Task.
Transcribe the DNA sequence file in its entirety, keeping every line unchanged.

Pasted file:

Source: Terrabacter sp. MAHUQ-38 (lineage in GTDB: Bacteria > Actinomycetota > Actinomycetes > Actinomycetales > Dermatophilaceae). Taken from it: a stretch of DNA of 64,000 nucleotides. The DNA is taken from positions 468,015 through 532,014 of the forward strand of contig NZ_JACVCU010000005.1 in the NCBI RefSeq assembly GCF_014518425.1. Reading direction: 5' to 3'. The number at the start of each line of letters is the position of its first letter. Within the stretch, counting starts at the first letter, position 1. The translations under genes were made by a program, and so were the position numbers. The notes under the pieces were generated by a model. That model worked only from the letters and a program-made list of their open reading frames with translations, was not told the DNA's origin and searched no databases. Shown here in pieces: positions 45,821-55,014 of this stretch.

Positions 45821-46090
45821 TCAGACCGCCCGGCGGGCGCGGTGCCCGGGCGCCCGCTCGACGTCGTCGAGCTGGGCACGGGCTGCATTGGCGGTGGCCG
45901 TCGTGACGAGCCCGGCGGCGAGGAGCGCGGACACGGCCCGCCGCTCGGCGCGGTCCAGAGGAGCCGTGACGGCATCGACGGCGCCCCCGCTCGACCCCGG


Source: Terrabacter sp. MAHUQ-38 (lineage in GTDB: Bacteria > Actinomycetota > Actinomycetes > Actinomycetales > Dermatophilaceae). Taken from it: a stretch of DNA of 64,000 nucleotides. The DNA is taken from positions 468,015 through 532,014 of the forward strand of contig NZ_JACVCU010000005.1 in the NCBI RefSeq assembly GCF_014518425.1. Reading direction: 5' to 3'. The number at the start of each line of letters is the position of its first letter. Within the stretch, counting starts at the first letter, position 1. The translations under genes were made by a program, and so were the position numbers. The notes under the pieces were generated by a model. That model worked only from the letters and a program-made list of their open reading frames with translations, was not told the DNA's origin and searched no databases. Shown here in pieces: positions 45,821-55,014 of this stretch.

Positions 45821-46090
45821 TCAGACCGCCCGGCGGGCGCGGTGCCCGGGCGCCCGCTCGACGTCGTCGAGCTGGGCACGGGCTGCATTGGCGGTGGCCG
45901 TCGTGACGAGCCCGGCGGCGAGGAGCGCGGACACGGCCCGCCGCTCGGCGCGGTCCAGAGGAGCCGTGACGGCATCGACGGCGCCCCCGCTCGACCCCGG